The Great Recession of 2007 resulted in some of the best venture capital vintage years in modern history. Many of the world’s most respected VCs earned their reputation from their investments during that time.
Big shocks to the economy often result in new opportunities for unique business ideas. VCs who invested during that time were able to capitalize on the macroeconomic conditions which led to a shift in consumer behavior while founders were fired up to create innovative products and services.
Many of the companies they funded during that time went on to become highly successful, multibillion-dollar publicly traded companies over the following decade, such as WhatsApp, Slack, Uber, Pinterest, Square, Instagram, and more. The returns they made are some of the biggest in history, proving that a downturn is one of the best times to take advantage of the market.
Venture capital has delivered the highest long-term returns among major asset classes in the last two decades. Data from Cambridge Associates shows that the venture capital asset class produced an annualized return of 20.5% for the period from 1995 to 2019, which is higher than the returns of public equities (8.2%), private equity (11.9%), and real estate (8.7%). Some of the top performing venture capital vintages have come from or right after tense economic conditions (for example, 2008-2012). This happened after the dot-com bust but even more so after the Great Recession in 2007.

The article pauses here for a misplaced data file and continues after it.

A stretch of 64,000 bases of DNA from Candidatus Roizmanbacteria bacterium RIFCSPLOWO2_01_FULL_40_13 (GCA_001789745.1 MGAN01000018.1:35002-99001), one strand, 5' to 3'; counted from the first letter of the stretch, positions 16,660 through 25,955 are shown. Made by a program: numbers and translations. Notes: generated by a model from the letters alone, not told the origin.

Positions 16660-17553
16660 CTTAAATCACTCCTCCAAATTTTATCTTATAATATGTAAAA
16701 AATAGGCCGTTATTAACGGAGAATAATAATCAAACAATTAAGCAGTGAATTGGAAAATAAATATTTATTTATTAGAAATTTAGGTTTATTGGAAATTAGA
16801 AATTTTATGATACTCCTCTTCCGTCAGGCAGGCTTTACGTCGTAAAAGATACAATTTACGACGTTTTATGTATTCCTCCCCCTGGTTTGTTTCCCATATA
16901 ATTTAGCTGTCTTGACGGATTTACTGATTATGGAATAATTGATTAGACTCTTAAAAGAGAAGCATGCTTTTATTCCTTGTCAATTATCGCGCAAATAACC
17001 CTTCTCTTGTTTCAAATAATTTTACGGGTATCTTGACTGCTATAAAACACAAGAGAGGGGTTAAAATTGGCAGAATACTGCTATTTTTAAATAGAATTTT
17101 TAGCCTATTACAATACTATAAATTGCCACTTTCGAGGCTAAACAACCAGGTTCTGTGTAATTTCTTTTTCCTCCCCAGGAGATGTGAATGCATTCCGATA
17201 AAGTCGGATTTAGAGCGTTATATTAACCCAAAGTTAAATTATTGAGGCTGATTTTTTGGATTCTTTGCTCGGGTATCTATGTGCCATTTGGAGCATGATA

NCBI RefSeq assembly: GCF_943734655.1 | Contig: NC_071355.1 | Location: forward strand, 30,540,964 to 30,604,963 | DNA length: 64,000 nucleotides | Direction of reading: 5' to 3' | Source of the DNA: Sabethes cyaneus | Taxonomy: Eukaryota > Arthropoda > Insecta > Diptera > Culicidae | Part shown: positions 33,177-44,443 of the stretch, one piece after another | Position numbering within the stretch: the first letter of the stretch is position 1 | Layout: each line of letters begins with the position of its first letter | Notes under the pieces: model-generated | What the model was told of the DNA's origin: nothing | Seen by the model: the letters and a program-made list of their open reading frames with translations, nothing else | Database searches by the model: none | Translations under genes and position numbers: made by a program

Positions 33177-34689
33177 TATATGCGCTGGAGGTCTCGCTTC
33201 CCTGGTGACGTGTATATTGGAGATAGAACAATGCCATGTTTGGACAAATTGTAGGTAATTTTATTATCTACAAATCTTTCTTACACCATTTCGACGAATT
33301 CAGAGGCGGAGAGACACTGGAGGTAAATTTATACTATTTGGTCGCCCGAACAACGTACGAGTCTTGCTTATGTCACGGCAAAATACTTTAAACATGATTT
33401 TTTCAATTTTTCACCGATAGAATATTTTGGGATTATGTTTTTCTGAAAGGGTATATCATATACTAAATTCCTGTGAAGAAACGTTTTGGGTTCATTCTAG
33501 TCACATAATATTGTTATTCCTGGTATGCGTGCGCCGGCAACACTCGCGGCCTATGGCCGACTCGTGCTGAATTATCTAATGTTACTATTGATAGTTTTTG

Many economists are predicting that the current economic downturn could last through 2024, which could present an opportunity for venture capitalists with large funds and a lot of "dry powder" to invest in startups at discounted valuations. As startup valuations have come down from the highs of recent years, this could be an opportunity to make large investments in companies that have the potential to be massive home runs over the next decade.
Bill Gurley, a well-known venture capitalist, recently stated in a podcast interview that despite the current economic uncertainty and market challenges, now is a great time to invest or start a company. During economic downturns, established companies are more focused on cost-cutting and survival, providing an opportunity for new startups to gain a foothold in the market.